A comparison between Ethiopia and Viet Nam's approaches to reducing extreme poverty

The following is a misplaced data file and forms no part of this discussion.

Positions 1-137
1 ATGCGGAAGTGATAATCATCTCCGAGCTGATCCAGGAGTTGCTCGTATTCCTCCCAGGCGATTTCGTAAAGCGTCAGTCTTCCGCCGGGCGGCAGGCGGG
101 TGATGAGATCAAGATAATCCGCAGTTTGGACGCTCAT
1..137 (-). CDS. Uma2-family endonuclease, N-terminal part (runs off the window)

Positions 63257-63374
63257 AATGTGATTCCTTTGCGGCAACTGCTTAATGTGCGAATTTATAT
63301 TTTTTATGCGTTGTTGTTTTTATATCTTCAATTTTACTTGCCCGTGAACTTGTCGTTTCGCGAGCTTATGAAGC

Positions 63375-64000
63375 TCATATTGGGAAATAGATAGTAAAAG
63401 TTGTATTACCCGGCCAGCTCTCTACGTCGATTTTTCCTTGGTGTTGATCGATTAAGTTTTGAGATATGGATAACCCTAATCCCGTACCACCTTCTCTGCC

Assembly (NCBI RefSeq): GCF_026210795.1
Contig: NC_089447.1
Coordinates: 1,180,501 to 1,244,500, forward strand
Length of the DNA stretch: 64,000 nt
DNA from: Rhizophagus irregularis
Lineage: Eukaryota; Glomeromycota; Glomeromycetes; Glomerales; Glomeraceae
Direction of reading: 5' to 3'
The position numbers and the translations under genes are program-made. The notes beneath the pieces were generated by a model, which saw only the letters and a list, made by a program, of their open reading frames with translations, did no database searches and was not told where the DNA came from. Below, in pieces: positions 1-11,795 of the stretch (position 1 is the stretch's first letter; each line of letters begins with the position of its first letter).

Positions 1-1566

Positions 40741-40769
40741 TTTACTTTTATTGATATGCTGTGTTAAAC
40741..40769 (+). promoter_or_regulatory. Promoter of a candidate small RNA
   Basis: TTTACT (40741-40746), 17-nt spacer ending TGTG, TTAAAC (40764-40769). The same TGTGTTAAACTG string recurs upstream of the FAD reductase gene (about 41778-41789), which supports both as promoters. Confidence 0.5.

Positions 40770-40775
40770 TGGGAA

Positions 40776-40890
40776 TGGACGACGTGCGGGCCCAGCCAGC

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The World Bank working paper ‘Grow, Invest, Insure’ published in 2016 outlines a three-point plan to reduce extreme poverty to three percent by 2030. Specifically highlighting the achievements of Ethiopia in Africa and Viet Nam in South-East Asia, the plan maintains a growth-first strategy to reducing extreme poverty, while emphasising the importance of investment in human capital to aid productivity and complementary social insurance. This thesis reviews the three-point plan compared with approaches to reduce extreme poverty and outcomes observed in Ethiopia and Viet Nam in the period 2000-2015. Results from a synthesis of literature and data for Ethiopia and Viet Nam shows that, while growth-first strategies can be successful in reducing poverty, context is critically important. Both countries were sufficiently comparable in their population and political contexts and followed similar agriculturally led economic growth strategies. Both countries implemented campaigns to reduce extreme poverty over similar periods, through centrally managed regimes. However, where economic growth in Viet Nam catalysed economic transformation that enabled the expedient and sustained reduction of extreme poverty by 2015, Ethiopia exhibited only early suggestions of transformation and a strong tendency for transitory poverty escapes. Both case studies also clearly demonstrated that economic growth alone does not reduce extreme poverty. Transversal policy coordination and implementation that prioritises the targeting of integrated packages of support to the extreme poor, and offers graduated escapes to poverty, are required in order to enable households to exit poverty. These packages of support are both costly and complex to deliver. Where economic growth in a single nation cannot support them, macro-economic reform and political are insufficient to deliver effectively on extreme poverty reduction. Specific effort was made to confine the period of review and to draw on sources that the World Bank researchers would have been privy to whilst drafting their plan, in order to test the validity of the claims made by the authors of the plan. Considering the wealth of information available during the development of the three-point plan, which clearly demonstrates the inconclusive nature of its recommendations, this thesis raises questions about how the authors of the three-point plan justified their approach.